Hindu God ‘Ram’ was chosen, out of all other Hindu Gods, to represent Hindu nationalism. Author and barrister Suchitra Vijayan in her essay notes: Just before Ram Rath Yatra, the Sangh (RSS) circulated posters and books that refashioned the image of Ram from a “compassionate and benevolent” deity into an angry god with “a trishul, a sword and an axe”, all poised to “annihilate”. “The new imagery of Ram came from television epics – Ramanand Sagar’s Ramayana and BR Chopra’s Mahabharata. The latter especially glorified a militaristic and virile Hinduism. The telecasting of these epics on Doordarshan resulted from the decision of an insecure Congress party”, notes AG Noorani in his book ‘The RSS: A Menace to India’.

In his book ‘Reflections of an Indian Muslim’ veteran journalist Saeed Naqvi notes RSS leader MD Deoras saying, ‘It is important that Muslims identify with Ram as an Indian symbol’. RSS leaders have for decades been imposing Ram as an Indian hero with the often-repeated statement, mentioned in the book ‘Hindus and Others’ by Gyanendra Pandey that ‘Ram is not just a religious, but a cultural hero, who must be honoured by every Indian, Hindu or non-Hindu’.  

Preceding that, MK Gandhi had cherished a goal of bringing Ram Rajya (rule of Ram) in India, about which in 1929 he wrote, “The ancient ideal of Ramayana is undoubtedly one true democracy in which the meanest citizen could be sure of swift justice without an elaborate and costly procedure… a true Ram Rajya would ensure equal rights to both the price and pauper”. The organisation behind Gandhi’s assassination, the RSS interestingly adopted Gandhi’s goal of establishing Ram Rajya. At the first BJP convention in Mumbai, on December 28, 1980, several RSS members objected to the expression ‘Gandhian socialism’ (which is mentioned in BJP constitution) and urged its replacement by ‘Gandhian Ram Rajya’. Pritam Singh, Professor emeritus at Oxford University says, “Had Gandhi not been murdered by a Hindu fanatic, the ambiguous and contradictory nature of his thought would have made him a very valuable source of legitimacy for some versions of Hindutva ideology”.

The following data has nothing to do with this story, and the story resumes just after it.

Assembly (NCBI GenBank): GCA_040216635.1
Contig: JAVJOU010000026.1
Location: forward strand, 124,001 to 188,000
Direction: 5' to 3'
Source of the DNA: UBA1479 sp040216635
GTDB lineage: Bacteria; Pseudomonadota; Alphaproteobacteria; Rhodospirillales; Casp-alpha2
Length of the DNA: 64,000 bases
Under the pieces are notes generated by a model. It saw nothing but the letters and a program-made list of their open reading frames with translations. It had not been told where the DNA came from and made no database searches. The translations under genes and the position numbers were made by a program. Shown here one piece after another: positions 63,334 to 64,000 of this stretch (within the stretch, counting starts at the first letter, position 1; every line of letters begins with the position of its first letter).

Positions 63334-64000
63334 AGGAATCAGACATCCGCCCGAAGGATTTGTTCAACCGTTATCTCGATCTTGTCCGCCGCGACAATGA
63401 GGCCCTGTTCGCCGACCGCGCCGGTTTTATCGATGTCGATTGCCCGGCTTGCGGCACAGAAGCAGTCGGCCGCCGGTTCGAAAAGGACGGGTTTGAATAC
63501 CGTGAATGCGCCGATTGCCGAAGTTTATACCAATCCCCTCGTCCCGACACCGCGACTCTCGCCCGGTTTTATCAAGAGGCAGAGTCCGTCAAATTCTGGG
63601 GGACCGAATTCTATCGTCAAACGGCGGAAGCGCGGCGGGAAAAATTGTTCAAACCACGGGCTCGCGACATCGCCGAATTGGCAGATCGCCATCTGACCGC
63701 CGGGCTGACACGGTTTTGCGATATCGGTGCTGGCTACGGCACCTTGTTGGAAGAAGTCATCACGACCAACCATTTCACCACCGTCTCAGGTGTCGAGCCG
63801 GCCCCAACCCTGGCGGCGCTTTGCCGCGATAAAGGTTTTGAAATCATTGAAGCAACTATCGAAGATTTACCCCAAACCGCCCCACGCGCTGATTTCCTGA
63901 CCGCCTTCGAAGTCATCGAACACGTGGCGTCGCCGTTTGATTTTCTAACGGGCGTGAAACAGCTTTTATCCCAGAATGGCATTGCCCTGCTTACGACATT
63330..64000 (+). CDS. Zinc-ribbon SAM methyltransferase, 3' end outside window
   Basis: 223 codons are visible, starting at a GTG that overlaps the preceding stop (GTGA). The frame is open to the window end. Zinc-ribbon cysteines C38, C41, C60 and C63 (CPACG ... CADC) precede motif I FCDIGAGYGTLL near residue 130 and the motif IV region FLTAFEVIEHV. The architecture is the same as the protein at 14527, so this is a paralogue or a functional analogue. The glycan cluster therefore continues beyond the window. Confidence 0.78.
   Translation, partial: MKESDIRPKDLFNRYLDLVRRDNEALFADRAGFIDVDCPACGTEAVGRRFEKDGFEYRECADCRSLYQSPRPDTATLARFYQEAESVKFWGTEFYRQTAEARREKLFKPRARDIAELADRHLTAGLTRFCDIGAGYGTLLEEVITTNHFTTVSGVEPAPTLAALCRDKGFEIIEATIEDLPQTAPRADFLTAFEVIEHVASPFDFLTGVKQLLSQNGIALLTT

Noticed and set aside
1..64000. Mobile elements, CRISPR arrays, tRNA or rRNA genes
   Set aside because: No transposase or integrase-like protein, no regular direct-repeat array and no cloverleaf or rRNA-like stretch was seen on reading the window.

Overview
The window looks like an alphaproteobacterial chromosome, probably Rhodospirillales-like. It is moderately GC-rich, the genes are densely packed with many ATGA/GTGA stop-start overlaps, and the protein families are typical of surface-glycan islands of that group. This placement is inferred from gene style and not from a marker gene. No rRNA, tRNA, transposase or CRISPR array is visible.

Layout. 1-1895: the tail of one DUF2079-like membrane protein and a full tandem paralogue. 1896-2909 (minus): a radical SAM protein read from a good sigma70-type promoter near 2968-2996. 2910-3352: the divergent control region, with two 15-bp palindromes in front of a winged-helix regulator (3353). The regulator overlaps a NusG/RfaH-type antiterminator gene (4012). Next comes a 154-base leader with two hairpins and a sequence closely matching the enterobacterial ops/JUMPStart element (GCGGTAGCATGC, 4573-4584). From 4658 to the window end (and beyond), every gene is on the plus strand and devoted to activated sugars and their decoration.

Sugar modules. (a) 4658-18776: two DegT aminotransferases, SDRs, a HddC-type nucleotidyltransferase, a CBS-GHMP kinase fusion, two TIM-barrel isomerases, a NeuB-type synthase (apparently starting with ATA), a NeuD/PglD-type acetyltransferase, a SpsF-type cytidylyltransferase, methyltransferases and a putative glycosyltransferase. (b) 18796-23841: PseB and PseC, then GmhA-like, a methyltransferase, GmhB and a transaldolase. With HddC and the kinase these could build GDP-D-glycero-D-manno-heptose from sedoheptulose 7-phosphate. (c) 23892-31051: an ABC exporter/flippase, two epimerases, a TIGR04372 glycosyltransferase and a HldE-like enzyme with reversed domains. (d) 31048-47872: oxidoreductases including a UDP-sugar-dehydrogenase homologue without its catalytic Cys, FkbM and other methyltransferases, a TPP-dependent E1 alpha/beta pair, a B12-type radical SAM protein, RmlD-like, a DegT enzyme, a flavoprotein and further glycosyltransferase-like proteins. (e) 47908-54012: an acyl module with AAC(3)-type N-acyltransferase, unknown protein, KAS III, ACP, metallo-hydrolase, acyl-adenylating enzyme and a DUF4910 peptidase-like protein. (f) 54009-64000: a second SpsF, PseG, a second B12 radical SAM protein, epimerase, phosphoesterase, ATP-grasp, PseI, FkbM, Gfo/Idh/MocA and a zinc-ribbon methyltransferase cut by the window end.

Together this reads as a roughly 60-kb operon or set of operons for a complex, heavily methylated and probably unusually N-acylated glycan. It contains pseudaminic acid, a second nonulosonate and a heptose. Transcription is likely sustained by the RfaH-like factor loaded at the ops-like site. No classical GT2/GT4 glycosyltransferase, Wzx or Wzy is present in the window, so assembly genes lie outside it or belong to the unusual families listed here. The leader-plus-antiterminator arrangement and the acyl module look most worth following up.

Nonetheless, RSS leaders have not shied away from using the Gandhian phrase Ram Rajya in Indian politics to project a Hindu idea of India. Chief Minister of Gujarat and BJP leader Vijay Rupani said, “Mahatma Gandhi had dreamt of Ram Rajya and Narendra Modi is trying to make India as Gandhi had envisioned it”. More importantly, Rupani had said this, referring to under-construction of alleged Ram Mandir in Ayodhya, which was demolished by Hindu nationalists on December 6, 1992.